HOUSING RESEARCH

WHITE PAPERS (CLICK TITLE TO READ/DOWNLOAD)

RAFT 2015-2016: Residential Assistance for Families in Transition on the Cape and Islands (Published November 2016)

Cape Cod may appear to be a paradise, but underneath that facade are pockets of deep poverty. Thanks to state funding through the RAFT (Residential Assistance for Families in Transition) program, HAC has been able to address those poverty issues by helping low-income families who are on the verge of becoming homeless. This is a companion piece to RAFT in Massachusetts that shows just how valuable the program is to those on Cape Cod and the Islands. By investing $234,232 in HAC's RAFT program, the state saved $2.8 million by keeping families out of shelter.  

RAFT on Cape Cod Cover (November 2016).jpg RAFT ON THE CAPE AND ISLANDS is a snapshot of how RAFT funding is helping HAC address the region's poverty issues by keeping low-income families housed and preventing them from becoming homeless and keeping them out of shelter.  

RAFT IN MASSACHUSETTS (2015-2016): A survey of the Residential Assistance for Families in Transition program (Published November 2016)

The RAFT (Residential Assistance for Families in Transition) program is one of the largest homelessness and eviction prevention programs in the Commonwealth, stabilizing at-risk families before they enter the emergency shelter system. HAC's latest report, done in conjunction with the Regional Housing Network of Massachusetts, shows the efficacy of RAFT and the benefit to providing state aid in keeping families housed and out of emergency shelter. 

RAFT Massachusetts Cover (November 2016).jpg RAFT IN MASSACHUSETTS provides a detailed look at FY 2015 and FY 2016 funding for RAFT and how that money has effectively served to stabilize Massachusetts families who have been at risk of homelessness during the past two fiscal years. 


LINED UP FOR HOUSING: FEDERAL RENTAL VOUCHER WAITING LISTS AND LEASE-UP RATES ON THE CAPE AND ISLANDS IN 2015
(PUBLISHED SEPTEMBER 30, 2016)

We all know that finding a year-round apartment on Cape Cod, Nantucket or Martha's Vineyard is no easy feat, even during the best of times. But for those with federal Housing Choice rental vouchers, it's even more difficult; our latest report concludes that there is only a 50 percent chance those with a voucher will get to use it here in the region, based upon data from 2015.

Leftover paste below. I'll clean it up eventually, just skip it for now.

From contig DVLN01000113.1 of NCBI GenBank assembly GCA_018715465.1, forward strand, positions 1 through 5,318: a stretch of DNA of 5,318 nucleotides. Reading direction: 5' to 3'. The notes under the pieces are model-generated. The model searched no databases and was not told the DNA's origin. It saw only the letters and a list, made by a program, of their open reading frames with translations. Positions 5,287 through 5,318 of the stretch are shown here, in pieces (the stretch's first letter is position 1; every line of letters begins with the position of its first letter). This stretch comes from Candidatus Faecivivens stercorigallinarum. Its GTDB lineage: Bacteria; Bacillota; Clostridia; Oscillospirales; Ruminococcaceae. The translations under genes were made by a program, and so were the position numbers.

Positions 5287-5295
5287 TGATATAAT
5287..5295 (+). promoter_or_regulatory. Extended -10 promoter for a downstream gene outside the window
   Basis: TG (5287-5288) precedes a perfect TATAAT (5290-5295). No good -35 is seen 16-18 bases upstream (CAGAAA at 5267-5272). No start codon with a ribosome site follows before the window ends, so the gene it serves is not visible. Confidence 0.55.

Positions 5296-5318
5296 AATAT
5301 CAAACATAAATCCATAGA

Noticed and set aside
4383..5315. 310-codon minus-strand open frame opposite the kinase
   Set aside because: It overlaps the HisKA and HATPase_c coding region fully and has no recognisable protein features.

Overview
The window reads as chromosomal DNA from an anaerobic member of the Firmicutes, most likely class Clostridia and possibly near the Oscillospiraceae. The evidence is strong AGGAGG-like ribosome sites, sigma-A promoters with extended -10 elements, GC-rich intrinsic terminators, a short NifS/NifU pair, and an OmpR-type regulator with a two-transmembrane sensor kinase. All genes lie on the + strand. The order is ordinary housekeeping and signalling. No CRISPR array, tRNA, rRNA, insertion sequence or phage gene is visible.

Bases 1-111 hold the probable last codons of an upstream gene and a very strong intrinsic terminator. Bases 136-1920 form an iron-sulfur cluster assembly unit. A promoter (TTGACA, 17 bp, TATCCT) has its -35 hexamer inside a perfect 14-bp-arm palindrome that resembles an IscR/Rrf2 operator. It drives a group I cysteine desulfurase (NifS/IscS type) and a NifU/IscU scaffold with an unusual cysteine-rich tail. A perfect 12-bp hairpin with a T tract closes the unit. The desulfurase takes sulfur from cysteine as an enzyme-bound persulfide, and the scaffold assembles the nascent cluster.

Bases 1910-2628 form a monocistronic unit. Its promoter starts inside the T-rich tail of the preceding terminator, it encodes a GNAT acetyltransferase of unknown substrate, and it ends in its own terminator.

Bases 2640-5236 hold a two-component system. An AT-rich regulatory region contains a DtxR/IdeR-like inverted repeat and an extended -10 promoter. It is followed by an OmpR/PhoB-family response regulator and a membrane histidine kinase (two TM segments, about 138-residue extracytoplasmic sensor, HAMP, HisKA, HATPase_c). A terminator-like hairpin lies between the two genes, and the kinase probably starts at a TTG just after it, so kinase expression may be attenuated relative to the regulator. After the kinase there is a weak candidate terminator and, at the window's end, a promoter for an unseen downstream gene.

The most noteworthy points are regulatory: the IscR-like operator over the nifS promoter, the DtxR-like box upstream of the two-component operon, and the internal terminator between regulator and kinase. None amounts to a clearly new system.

The problem is magnified by the fact that rental voucher waiting lists can take as long as 7-10 years on Cape Cod which is five times longer than the national average. This is occurring despite the fact that a study done by the federal department of Housing and Urban Development (HUD) shows there is no more effective means for stabilizing at-risk families than a rental subsidy. 

What can be done? Lined Up For Housing looks not only at the problem, but possible solutions to the federal rental voucher dilemma that exists on Cape Cod. 

Lined_Up_Revised_Cover_September_2016.jpg Lined Up For Housing is an in-depth assessment of the region's federal rental voucher program and how we can address the problems that currently exist with the program.     

CLOSER TO HOME: SUBSTANCE ABUSE TREATMENT OPTIONS FOR THE HOMELESS ON THE CAPE AND THE ISLANDS (PUBLISHED MARCH 23, 2016)

HAC's first white paper, Closer to Home, highlights substance abuse disorder as it's an illness pervasive among our clients; it’s affected about 80 percent of our shelter guests and many of the other people we help with housing issues.

The HAC report (click the image below to read) includes interviews with local and state experts in the health care, housing and substance abuse treatment fields, and highlights key data from governmental, academic and independent studies. It takes a close look at what treatment options are available here, as well as examples from elsewhere.

Closer_to_Home_White_Paper.jpg HAC's first white paper, "Closer To Home: Substance Abuse Treatment Options For The Homeless On The Cape And Islands" explores the drug and alcohol treatment options for Cape Cod's homeless population.